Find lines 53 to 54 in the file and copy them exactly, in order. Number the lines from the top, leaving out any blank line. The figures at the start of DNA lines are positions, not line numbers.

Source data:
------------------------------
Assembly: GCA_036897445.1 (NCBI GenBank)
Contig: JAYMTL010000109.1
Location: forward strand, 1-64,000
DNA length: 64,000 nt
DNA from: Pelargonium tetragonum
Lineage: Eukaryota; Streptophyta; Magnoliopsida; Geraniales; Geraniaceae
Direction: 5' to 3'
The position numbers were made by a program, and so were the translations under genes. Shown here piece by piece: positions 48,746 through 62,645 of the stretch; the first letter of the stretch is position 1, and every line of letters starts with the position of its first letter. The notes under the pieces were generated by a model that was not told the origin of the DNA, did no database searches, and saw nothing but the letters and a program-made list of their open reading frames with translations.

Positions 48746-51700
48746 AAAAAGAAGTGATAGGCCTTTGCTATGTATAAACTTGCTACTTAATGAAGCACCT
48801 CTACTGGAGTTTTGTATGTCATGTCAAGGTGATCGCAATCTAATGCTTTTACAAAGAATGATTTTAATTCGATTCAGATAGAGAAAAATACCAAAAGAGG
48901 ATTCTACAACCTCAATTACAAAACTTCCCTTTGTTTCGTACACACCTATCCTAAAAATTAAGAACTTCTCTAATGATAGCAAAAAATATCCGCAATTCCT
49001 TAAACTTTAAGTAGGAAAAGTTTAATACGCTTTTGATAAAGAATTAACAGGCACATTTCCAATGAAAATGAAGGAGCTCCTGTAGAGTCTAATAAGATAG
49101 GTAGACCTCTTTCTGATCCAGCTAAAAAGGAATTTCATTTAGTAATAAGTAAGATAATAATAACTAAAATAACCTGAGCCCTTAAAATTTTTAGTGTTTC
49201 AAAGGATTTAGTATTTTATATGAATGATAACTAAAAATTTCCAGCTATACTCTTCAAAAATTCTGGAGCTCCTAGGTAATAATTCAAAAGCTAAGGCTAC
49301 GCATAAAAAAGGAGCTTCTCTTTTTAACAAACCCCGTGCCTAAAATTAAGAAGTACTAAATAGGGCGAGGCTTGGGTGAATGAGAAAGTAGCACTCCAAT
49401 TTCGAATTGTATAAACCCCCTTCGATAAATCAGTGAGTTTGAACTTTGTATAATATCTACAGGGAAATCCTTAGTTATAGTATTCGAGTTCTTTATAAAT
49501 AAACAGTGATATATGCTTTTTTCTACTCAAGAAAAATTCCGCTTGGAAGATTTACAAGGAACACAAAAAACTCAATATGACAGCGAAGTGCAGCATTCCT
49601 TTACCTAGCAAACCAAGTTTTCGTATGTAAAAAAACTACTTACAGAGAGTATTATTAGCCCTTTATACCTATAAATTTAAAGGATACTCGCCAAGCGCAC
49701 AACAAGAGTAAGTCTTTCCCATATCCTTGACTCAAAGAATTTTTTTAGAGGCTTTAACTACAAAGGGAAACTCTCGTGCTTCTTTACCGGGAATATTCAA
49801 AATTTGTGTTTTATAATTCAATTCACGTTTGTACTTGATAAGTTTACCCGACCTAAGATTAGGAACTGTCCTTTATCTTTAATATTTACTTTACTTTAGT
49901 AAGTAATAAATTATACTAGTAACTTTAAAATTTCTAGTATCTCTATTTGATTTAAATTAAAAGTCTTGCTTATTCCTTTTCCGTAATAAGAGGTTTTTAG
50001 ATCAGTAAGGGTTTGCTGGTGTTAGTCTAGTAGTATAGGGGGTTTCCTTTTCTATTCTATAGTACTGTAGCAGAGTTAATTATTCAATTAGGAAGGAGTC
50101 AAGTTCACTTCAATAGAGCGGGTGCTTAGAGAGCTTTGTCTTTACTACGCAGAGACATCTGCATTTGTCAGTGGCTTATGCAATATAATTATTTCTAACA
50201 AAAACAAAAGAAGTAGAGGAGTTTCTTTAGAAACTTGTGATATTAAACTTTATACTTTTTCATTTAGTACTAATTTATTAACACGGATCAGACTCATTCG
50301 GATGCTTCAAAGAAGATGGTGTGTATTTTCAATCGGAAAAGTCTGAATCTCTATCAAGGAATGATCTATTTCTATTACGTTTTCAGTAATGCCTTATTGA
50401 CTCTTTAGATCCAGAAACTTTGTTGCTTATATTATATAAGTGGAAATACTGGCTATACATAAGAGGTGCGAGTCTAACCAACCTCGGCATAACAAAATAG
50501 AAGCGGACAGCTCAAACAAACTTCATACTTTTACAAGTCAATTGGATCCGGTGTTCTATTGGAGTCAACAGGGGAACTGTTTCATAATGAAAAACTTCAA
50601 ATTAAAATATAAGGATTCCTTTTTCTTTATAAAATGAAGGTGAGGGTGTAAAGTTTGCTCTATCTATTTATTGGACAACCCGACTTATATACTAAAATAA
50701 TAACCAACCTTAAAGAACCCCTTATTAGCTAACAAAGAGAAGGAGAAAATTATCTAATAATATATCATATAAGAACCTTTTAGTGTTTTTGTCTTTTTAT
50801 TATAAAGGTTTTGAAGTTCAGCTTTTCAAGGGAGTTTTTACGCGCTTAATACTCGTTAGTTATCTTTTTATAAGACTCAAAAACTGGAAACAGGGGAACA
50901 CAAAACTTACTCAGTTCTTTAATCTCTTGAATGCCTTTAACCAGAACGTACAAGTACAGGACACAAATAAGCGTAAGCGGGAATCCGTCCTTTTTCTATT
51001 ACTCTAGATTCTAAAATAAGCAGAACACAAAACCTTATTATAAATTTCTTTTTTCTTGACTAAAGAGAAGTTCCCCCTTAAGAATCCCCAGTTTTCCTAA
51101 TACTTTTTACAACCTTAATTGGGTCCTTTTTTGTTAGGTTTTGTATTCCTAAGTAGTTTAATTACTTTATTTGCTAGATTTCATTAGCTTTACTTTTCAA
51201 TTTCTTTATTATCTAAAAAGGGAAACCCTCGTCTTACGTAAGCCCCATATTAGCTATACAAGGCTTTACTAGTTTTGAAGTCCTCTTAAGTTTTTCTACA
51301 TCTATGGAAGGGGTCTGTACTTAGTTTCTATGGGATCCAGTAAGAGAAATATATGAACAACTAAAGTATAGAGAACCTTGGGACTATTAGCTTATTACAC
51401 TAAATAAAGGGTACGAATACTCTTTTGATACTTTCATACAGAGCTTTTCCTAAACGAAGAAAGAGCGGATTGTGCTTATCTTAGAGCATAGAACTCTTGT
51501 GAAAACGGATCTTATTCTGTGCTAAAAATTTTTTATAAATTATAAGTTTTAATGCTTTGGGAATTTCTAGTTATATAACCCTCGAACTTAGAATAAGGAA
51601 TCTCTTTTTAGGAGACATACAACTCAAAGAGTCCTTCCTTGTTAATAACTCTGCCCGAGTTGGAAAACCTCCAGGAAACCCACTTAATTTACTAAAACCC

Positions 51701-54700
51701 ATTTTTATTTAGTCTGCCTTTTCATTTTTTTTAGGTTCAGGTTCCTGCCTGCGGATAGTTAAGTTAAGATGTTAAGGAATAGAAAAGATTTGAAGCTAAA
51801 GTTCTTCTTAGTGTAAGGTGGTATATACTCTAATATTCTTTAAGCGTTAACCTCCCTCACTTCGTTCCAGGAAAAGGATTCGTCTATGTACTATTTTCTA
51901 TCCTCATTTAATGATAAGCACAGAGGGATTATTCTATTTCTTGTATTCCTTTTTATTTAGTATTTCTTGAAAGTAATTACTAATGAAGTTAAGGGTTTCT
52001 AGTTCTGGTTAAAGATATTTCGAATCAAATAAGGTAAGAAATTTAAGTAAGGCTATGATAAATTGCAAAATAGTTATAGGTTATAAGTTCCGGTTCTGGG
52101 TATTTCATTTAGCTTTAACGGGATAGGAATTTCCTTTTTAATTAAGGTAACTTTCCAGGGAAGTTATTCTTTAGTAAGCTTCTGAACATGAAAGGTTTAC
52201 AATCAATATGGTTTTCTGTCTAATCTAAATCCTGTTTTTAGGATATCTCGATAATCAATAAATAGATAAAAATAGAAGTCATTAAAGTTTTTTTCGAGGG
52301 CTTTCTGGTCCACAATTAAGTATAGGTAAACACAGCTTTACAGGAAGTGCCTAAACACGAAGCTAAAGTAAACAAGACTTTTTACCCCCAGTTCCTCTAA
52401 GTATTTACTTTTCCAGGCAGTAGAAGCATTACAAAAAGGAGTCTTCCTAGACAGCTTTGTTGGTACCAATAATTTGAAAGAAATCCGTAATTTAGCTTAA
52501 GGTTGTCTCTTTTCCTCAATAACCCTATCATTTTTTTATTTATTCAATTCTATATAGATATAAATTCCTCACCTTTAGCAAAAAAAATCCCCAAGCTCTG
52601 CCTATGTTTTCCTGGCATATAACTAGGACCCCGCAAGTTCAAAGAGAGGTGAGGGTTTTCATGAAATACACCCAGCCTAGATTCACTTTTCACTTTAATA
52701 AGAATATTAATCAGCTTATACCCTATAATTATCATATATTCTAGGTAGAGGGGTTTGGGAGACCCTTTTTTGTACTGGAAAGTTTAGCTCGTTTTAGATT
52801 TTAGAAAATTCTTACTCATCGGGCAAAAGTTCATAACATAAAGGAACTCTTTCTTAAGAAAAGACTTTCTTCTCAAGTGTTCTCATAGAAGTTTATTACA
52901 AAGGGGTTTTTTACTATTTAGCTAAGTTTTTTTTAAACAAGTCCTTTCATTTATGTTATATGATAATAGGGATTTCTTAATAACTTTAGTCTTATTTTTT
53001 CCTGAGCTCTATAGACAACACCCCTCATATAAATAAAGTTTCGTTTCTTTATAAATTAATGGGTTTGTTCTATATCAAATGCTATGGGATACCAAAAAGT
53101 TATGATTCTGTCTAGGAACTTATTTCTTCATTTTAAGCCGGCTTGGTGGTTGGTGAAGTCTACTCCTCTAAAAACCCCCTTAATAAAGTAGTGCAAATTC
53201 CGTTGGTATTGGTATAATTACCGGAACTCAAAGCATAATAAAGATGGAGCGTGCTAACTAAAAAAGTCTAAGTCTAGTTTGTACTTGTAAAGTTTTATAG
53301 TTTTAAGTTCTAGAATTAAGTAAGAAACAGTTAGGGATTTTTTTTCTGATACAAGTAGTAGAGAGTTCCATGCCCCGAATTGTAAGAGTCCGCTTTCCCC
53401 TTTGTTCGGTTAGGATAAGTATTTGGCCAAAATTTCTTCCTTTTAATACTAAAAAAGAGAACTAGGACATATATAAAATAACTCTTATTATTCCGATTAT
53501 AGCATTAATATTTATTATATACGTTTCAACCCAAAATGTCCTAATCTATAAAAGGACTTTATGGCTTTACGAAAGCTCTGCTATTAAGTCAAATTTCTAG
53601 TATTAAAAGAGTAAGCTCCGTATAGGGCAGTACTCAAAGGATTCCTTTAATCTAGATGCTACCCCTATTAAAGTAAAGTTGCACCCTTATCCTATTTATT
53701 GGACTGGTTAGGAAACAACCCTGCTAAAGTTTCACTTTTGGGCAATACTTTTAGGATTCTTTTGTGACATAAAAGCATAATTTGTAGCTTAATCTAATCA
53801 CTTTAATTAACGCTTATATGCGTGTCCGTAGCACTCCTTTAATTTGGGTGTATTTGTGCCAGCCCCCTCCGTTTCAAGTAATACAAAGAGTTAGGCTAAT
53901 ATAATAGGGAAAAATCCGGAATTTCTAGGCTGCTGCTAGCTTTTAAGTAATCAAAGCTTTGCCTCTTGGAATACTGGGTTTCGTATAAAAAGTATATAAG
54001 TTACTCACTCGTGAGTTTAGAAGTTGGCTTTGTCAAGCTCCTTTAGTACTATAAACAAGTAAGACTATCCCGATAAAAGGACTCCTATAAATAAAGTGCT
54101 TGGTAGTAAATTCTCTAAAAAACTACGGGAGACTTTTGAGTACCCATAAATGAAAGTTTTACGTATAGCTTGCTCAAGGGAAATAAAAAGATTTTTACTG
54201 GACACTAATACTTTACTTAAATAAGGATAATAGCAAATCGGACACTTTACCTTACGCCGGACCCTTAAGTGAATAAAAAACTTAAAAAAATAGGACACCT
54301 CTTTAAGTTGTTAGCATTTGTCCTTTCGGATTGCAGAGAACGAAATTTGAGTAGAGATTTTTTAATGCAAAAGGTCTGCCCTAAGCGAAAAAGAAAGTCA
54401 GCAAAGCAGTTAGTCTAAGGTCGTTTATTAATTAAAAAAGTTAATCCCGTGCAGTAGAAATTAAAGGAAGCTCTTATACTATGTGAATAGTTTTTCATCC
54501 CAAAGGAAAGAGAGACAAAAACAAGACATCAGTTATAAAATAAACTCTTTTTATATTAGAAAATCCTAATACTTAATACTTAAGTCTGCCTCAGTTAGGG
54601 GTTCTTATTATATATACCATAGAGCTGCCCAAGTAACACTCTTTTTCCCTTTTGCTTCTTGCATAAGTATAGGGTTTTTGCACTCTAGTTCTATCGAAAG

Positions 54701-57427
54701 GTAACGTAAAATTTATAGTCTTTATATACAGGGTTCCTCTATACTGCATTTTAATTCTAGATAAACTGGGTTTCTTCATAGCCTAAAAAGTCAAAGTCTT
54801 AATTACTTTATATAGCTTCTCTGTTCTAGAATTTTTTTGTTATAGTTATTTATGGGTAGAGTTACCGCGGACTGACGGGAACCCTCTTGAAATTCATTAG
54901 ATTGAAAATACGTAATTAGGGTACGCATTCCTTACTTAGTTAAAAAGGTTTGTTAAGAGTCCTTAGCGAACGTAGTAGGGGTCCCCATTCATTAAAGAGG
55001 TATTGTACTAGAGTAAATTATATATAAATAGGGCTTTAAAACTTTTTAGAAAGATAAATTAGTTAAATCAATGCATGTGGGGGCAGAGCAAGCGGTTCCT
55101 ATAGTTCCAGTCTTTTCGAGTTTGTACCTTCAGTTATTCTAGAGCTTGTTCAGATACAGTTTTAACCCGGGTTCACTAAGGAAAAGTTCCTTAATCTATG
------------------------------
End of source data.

52901 AAGGGGTTTTTTACTATTTAGCTAAGTTTTTTTTAAACAAGTCCTTTCATTTATGTTATATGATAATAGGGATTTCTTAATAACTTTAGTCTTATTTTTT
53001 CCTGAGCTCTATAGACAACACCCCTCATATAAATAAAGTTTCGTTTCTTTATAAATTAATGGGTTTGTTCTATATCAAATGCTATGGGATACCAAAAAGT